They are running in-vivo trials on organic grass clover derived protein powder with 48 pigs. Those trials started in mid-November 2018, and the pigs are due to be slaughtered this week.
The project, called SuperGrassPork, is being run under the the auspices of the Organic RDD 3 program, which is coordinated by the International Centre for Research in Organic Food systems (ICROFS), and funded by the Danish Ministry of Environment and Food.
The clover grass used to make the green powder being tested is grown in the fields in Foulum. The actual process of extracting the protein from the grass takes place at the biorefinery plant at the university. A bigger plant for grass protein production is currently under construction. Beyond protein, the green crops also contain a fiber fraction that may be used as cattle feed or as raw material in biogas or ethanol production, said the team.
There has been a lot of interest in this field of research in Denmark.
“We have a big need for alternative feed protein products, the pig sector is huge here and we are currently very dependent on protein imports for our livestock,” said Lene Stødkilde-Jørgensen, researcher, Department of Animal Science, at Aarhus University.
She told FeedNavigator the team had previously run short, digestibility trials on the grass protein but the goal of this current experiment was to test feed intake in the pigs, and over a long period, following the animals from weaning to slaughter.
Indications are the pigs in the trial are eating well, she said. “We have monitored the weight of the animals, and the feed intake.”
The main thing the team had been concerned about was whether the strong grass flavor of the novel protein supplement would cause a problem, she said.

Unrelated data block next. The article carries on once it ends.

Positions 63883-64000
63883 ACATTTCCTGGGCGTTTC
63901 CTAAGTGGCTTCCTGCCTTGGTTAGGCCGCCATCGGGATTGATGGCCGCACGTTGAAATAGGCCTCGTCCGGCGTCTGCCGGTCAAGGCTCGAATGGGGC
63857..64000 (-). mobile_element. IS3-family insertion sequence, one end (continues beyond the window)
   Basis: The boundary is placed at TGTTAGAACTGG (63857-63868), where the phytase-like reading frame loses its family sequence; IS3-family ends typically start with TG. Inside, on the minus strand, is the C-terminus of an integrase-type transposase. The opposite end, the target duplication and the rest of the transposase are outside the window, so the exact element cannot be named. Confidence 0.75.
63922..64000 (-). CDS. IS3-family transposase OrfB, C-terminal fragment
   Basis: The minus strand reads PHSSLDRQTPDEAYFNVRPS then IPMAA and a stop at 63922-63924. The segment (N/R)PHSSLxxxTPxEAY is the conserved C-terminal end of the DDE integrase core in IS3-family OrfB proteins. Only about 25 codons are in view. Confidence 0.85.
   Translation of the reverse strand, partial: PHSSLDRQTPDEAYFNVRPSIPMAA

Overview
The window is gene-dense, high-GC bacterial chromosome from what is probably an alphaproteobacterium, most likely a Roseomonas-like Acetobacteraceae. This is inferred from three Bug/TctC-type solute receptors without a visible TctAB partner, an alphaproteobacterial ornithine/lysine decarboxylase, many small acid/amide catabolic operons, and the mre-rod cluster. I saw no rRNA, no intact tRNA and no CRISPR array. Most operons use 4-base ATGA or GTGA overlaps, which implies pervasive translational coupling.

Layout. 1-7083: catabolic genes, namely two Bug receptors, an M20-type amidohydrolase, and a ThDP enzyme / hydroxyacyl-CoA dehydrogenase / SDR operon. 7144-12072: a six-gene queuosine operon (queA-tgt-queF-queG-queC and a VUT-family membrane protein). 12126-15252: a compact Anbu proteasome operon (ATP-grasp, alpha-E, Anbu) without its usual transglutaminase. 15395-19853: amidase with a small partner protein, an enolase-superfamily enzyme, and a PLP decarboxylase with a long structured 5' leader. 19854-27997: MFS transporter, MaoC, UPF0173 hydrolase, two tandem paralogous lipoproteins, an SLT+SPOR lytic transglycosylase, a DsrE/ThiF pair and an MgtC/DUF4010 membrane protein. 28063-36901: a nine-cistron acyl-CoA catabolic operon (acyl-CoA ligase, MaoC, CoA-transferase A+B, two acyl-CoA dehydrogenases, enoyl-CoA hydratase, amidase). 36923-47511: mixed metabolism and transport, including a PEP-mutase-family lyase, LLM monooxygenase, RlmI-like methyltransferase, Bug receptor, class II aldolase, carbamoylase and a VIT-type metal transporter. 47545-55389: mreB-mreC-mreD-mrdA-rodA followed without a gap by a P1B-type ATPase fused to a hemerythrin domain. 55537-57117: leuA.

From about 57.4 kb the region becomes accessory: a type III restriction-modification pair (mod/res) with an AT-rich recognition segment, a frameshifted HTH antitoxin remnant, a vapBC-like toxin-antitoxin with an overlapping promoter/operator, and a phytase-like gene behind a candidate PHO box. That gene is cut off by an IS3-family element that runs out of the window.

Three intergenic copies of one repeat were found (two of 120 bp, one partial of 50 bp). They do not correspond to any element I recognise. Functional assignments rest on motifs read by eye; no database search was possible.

“We were interested in seeing if this would affect the feed intake and it does not. We do not see any impairment in weight gain in pigs fed the grass protein, so there is no indication that adding grass protein to a diet would lead to a depressed slaughter weight.”
The trial diets were formulated to cover the total nutrient requirements of the animals. The pigs were fed one of four compound feed formulations, a control one and experimental diets with varying content - 5, 10 or 15% - of dry matter taken up with grass protein, she said. "It was mainly soybean meal that was substituted for grass in those trial diets."
She said all the other ingredients, of course, in the diets were balanced so as to have the same protein and energy levels in all the feeds.
Danish feed manufacturer, Vestjyllands Andel, is one of the project partners. It supplied ingredients and helped with diet formulation, said Stødkilde-Jørgensen. "It is a very innovative company, and it has been doing a lot of work in terms of alternative feed proteins from mussels to starfish to green biomass. It is interested in seeing whether grass protein is feasible for slaughter pigs."
Post-slaughter, she said the researchers will look at the quality of the meat they get.
“We want to make sure also that we don’t change the quality of the end meat product.
“When we do the slaughter, we will extract some liver and fat samples, and some meat and look at different parameters in these tissues.
“We have a lot of unsaturated fatty acids in our grass protein. We want to investigate whether this will lead to structural changes in the meat and also in the fat layer in the meat.
“We want to produce a product that is similar to what the consumer would expect in terms of standard, organic pork.”
A professional panel will taste the meat, to determine whether it meets the full gamut of quality parameters, she explained.
Optimizing protein production
Further work is set to take place in terms of optimizing the grass protein production process, so that more protein can be extracted, in turn, bringing down the cost of the ingredient, said Stødkilde-Jørgensen.
That part of the project is being coordinated by the university’s Department of Engineering.